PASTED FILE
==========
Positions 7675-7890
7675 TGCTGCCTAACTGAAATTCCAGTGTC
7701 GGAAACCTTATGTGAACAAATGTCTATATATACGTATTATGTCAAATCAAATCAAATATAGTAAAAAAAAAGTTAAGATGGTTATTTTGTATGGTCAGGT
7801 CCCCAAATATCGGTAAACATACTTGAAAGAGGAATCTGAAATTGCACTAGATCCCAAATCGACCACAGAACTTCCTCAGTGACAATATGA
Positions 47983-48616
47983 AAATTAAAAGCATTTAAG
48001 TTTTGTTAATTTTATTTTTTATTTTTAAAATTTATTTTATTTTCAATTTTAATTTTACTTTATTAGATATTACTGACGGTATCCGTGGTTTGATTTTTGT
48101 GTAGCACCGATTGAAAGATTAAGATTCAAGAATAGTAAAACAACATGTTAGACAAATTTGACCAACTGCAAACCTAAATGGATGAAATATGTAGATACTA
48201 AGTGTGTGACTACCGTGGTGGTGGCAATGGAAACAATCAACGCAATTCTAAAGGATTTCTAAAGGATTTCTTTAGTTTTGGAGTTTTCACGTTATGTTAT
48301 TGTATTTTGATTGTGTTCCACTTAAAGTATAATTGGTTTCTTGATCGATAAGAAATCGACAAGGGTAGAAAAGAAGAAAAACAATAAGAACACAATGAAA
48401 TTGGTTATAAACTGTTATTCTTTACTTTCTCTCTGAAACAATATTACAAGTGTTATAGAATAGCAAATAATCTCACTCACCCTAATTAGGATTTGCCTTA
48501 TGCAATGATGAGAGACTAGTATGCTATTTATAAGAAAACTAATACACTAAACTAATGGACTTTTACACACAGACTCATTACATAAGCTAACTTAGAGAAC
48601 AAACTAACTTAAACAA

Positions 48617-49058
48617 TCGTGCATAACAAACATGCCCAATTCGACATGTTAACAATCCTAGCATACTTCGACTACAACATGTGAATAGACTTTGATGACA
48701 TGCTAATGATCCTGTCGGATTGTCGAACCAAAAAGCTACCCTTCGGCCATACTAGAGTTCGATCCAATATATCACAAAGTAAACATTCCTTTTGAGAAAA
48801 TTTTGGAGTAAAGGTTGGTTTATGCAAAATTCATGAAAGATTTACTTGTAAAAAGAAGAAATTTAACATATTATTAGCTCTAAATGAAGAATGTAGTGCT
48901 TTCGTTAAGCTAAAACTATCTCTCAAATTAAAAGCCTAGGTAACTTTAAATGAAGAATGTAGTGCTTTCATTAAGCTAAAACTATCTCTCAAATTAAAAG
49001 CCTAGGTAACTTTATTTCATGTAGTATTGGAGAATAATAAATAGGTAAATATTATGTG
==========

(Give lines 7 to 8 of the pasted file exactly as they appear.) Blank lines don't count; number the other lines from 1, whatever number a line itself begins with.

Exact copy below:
48001 TTTTGTTAATTTTATTTTTTATTTTTAAAATTTATTTTATTTTCAATTTTAATTTTACTTTATTAGATATTACTGACGGTATCCGTGGTTTGATTTTTGT
48101 GTAGCACCGATTGAAAGATTAAGATTCAAGAATAGTAAAACAACATGTTAGACAAATTTGACCAACTGCAAACCTAAATGGATGAAATATGTAGATACTA